So far, China has demonstrated that it is a benevolent, non-threatening partner that Africa can work with. Africa has a sizeable stock of the resources that China needs; and China, in turn, is providing the financial and technical resources that Africa requires to propel its economic turnaround. Dismissing scepticism on the future of the relationship, Liu Guijin, China's ambassador to South Africa said: "The China-Africa relationship is truly one of equality, friendship and mutual benefit based on common interests." 

Whether in the short or long run, the Sino-African relationship can only be as good as African leaders make it. Western powers have held sway in Africa throughout the continent's post-colonial era, and all it has left is a continent suffering from severe economic haemorrhage. China offers Africa a unique opportunity for balance and economic repositioning.  For instance, Nigeria and Angola are now better empowered to seek ways out of a total reliance on oil, which despite its contribution to GDP, constrains development prospects as the dominant element in their economies.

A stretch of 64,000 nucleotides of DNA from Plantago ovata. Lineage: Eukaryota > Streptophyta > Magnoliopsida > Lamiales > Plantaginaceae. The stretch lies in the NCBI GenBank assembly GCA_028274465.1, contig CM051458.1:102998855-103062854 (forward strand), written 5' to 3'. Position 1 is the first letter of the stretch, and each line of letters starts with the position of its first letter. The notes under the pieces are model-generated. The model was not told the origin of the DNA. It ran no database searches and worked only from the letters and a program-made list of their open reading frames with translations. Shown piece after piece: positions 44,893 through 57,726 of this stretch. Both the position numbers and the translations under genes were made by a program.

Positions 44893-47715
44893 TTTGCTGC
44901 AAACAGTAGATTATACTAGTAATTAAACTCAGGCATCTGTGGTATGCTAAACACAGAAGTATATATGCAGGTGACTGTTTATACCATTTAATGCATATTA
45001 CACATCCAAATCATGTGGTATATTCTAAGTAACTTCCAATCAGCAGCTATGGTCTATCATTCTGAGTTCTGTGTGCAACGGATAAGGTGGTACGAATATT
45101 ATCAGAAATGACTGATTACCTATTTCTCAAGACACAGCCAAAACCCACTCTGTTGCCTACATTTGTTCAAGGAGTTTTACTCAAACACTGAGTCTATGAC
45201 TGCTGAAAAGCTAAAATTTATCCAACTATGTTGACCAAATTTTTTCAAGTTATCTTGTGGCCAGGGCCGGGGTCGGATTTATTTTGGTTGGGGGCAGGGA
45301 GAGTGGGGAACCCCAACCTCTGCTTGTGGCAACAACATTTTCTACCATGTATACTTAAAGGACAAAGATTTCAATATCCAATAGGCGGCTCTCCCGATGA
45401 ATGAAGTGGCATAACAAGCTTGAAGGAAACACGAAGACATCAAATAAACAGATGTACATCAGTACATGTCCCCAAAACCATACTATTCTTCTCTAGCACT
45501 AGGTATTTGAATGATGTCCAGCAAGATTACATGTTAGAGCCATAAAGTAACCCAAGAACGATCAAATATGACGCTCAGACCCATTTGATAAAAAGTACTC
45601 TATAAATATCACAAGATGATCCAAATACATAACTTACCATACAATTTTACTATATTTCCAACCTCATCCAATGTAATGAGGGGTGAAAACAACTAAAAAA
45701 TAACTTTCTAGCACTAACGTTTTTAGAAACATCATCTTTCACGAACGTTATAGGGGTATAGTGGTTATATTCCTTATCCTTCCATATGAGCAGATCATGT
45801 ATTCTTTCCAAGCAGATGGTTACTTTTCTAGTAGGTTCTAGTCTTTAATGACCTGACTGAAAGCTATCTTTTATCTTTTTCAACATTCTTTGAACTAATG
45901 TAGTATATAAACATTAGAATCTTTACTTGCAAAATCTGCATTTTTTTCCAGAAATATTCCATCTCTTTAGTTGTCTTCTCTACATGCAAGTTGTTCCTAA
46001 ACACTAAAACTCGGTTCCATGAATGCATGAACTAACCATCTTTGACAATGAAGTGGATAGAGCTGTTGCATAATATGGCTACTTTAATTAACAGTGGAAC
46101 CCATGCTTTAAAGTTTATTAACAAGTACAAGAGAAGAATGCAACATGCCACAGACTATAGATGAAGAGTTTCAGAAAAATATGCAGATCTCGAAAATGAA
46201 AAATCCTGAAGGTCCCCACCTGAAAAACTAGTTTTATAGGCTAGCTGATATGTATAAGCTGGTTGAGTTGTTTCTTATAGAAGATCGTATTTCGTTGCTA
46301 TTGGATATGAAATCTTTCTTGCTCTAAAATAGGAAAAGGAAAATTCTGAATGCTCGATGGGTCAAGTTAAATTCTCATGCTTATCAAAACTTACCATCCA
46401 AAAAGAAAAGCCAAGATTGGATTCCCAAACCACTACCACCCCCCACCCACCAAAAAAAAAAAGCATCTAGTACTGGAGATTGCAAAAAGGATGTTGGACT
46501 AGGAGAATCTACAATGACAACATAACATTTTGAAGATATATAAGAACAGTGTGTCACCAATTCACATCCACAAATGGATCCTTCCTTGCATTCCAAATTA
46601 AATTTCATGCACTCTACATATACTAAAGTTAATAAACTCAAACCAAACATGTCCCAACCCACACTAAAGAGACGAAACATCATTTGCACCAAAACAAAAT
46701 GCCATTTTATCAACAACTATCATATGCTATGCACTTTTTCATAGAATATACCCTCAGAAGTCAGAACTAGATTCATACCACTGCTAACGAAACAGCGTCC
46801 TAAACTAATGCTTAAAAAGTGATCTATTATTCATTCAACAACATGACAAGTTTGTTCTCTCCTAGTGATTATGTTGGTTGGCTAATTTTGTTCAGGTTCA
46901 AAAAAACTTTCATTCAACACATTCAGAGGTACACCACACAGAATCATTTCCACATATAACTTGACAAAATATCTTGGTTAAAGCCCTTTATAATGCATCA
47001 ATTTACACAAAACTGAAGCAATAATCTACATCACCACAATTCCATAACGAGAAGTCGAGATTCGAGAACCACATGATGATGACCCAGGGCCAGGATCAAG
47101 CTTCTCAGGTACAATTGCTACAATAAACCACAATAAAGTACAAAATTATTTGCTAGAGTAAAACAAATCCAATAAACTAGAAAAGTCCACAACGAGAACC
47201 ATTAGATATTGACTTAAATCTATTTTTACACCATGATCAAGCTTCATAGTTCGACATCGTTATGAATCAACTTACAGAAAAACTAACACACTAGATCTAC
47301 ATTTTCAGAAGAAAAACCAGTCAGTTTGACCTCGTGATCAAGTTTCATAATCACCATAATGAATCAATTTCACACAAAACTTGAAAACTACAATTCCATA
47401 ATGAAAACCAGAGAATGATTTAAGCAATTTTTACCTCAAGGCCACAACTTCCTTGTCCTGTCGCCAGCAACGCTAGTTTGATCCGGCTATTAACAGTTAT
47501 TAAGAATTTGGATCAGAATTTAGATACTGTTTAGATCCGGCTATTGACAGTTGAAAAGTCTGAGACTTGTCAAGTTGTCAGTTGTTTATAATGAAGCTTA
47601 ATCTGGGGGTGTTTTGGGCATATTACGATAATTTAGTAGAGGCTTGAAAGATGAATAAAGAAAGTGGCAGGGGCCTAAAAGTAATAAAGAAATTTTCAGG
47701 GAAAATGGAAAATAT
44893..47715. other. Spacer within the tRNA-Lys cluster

Over 760 Chinese companies currently operate in Africa, and China's year of Africa will go down in history of one of Africa's years to remember. But the talks have still left observers unclear of how China plans to deal with the environmental challenges that arise from its quest for oil in Africa. With China’s current pace of exploration there is no denying that many oil-producing communities in Africa risk the same ecological damage that has made the Niger Delta the volatile region it is.  

For instance, Angola’s Cabinda province, which produces around 60% of the country’s oil revenue, has been engaged in a struggle for self-determination that largely anchors on the deepening poverty, environmental degradation and human-rights abuses that prevail there. The Front for the Liberation of the Enclave of Cabinda (FLEC), like the Movement for the Emancipation of the Niger Delta (MEND) in Nigeria, harbours an intense dislike of the oil companies Chevron, Texaco, Eni and Agip that currently operate there.